16. Toronto hip-hop mainstay k-os covered his face with “some obscure philosophy book” during the cover shoot for the February 2002 issue, so Exclaim!‘s editors requested a press photo to use instead. They got one, but k-os’ face is still hidden by his hand, a hat and a blurry Photoshop job.
17. Surprisingly, Metric has taken Exclaim!‘s cover only once, in July 2003. “I remember thinking it was a really commercial choice for us back then. A band that had huge mainstream potential was unusual for our too-cool-for-school aesthetic at the time,” says Keast. “Then I went to their record release party. They played to 17 people.”
18. The cover photo of a mid-howl Win Butler from the September 2004 issue was shot at Sloan’s Olympic Island show that summer. Arcade Fire played a half hour set at 1:30 p.m. and were “one of two unknown bands on the bill,” remembers Keast. The other was Death From Above 1979.
19. Ethan Kath of Crystal Castles unsuccessfully petitioned Exclaim! to obliterate all information about his real name and former “super cheesy glam-punk band” Kill Cheerleadër from their archives. “His musical past became extremely embarrassing to him,” Keast speculates. Concurs Danzig: “But you can’t put the genie back in the bottle.”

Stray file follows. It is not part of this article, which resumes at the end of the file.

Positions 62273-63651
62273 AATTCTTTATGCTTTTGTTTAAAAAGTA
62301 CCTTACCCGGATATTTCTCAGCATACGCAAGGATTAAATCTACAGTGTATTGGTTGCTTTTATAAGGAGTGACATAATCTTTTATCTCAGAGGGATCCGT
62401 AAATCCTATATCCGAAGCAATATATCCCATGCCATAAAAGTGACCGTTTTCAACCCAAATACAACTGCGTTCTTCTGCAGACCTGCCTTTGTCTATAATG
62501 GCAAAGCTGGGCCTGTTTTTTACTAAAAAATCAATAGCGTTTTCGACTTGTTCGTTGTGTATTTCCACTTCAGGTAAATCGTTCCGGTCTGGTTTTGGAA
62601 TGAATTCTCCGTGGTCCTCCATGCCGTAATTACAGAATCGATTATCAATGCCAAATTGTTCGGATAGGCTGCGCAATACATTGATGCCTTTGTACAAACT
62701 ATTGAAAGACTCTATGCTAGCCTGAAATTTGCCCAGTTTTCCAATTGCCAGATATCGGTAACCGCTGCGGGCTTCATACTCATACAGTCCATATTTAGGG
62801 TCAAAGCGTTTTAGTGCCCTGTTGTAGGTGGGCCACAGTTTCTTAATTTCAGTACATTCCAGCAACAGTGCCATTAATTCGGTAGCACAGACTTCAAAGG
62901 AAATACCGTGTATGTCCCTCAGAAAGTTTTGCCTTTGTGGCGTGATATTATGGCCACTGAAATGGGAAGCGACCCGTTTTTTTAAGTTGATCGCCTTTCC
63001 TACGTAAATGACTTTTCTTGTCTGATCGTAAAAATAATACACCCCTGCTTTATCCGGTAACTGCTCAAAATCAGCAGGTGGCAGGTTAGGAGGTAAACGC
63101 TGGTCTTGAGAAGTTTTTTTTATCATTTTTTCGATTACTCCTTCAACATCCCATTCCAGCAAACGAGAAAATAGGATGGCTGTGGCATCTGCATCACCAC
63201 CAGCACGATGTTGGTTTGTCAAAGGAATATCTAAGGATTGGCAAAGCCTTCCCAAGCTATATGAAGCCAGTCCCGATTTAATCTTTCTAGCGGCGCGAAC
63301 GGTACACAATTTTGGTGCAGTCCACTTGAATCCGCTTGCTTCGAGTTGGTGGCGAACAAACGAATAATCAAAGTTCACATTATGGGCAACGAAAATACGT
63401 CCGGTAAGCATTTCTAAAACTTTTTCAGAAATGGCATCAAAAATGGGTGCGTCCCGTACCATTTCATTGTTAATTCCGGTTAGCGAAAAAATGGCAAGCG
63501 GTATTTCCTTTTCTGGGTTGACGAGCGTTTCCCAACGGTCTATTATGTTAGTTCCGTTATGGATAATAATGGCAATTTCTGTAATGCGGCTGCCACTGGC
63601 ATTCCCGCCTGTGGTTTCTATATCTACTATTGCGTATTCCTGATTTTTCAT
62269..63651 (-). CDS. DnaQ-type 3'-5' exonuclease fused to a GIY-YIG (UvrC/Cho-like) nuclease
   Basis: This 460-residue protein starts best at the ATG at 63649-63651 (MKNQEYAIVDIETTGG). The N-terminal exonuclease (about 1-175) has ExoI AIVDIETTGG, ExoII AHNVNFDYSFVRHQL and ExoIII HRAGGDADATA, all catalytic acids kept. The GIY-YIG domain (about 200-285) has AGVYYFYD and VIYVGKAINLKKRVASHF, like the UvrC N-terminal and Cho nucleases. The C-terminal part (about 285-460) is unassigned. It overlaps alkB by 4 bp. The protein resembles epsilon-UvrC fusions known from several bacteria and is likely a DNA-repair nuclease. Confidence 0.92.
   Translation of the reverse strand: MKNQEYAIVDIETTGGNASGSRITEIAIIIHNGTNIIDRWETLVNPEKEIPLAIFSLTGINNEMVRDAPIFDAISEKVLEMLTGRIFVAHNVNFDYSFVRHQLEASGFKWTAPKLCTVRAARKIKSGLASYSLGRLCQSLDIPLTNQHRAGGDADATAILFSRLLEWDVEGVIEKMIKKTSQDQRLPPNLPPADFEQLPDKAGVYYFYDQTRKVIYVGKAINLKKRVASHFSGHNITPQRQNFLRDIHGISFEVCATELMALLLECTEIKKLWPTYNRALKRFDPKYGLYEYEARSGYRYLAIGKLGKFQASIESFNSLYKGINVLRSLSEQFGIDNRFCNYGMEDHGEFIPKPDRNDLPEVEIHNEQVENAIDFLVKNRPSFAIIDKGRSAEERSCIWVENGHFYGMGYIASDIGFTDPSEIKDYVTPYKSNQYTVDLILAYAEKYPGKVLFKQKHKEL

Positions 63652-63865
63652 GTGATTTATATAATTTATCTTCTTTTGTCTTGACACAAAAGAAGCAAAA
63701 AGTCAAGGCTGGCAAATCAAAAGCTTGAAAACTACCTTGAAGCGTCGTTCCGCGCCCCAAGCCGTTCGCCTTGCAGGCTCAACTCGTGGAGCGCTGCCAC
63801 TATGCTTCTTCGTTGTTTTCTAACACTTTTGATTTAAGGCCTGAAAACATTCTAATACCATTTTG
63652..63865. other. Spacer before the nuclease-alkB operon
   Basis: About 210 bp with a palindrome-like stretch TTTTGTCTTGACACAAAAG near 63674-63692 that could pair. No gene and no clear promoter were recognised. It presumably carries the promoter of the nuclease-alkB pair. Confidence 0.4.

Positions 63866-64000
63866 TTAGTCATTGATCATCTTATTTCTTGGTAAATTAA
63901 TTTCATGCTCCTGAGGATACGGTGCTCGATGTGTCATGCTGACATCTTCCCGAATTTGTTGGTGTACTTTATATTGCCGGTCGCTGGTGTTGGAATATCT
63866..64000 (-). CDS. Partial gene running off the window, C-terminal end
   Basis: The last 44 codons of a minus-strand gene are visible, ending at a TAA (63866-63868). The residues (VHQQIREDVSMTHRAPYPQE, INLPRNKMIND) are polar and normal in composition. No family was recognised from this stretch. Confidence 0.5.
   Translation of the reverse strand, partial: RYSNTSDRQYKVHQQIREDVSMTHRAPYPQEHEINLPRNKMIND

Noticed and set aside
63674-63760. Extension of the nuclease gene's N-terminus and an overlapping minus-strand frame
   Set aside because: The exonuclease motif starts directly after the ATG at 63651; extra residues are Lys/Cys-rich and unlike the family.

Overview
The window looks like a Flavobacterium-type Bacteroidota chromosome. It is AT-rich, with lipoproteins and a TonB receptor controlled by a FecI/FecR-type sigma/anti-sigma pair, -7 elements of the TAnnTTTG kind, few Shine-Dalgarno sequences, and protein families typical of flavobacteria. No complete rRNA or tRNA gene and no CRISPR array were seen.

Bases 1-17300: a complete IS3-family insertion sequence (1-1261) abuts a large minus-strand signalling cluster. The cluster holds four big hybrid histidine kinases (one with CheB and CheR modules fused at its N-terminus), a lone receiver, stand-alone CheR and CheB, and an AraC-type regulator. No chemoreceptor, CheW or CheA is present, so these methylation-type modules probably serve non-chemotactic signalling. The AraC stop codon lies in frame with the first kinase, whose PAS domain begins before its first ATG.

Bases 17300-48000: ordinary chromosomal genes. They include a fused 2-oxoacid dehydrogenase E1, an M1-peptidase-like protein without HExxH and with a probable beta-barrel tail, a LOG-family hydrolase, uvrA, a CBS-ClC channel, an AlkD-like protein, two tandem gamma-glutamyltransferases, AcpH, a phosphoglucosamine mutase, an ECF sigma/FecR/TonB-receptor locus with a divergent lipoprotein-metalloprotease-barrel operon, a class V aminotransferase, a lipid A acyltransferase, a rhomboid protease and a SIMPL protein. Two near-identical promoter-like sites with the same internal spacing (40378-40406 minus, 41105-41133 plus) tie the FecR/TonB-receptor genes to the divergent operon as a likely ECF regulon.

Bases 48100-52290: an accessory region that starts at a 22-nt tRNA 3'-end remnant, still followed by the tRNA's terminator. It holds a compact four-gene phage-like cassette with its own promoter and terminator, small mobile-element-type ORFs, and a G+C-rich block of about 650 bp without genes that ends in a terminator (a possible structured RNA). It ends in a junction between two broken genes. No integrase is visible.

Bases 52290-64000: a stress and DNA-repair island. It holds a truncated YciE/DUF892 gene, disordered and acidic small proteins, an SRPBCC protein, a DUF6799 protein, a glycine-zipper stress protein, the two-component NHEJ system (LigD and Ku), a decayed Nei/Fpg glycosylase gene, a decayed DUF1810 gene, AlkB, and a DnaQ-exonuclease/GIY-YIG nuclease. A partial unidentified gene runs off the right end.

UPDATE, MARCH 13, 1 P.M.: Andrew Lee of Lies Records (Crystal Castles’ label) claims this telling of the story is untrue. “Ethan Kath never once asked Exclaim! to delete or hide info from their archives regarding his old band. He has never been embarrassed about Kill Cheerleadër. He simply asked them to remove his real last name from the internet, as it defeats the purpose of having a stage name for privacy reasons.”
20. Carl Newman has appeared on Exclaim!‘s cover four times (once with Zumpano and Superconductor, and twice with The New Pornographers), making him the most prolific of all Exclaim!‘s cover stars. “It was the only piece of big press that we ever received,” says Newman of the 1995 Zumpano cover. “I always appreciated how Ian Danzig was such as massive supporter.”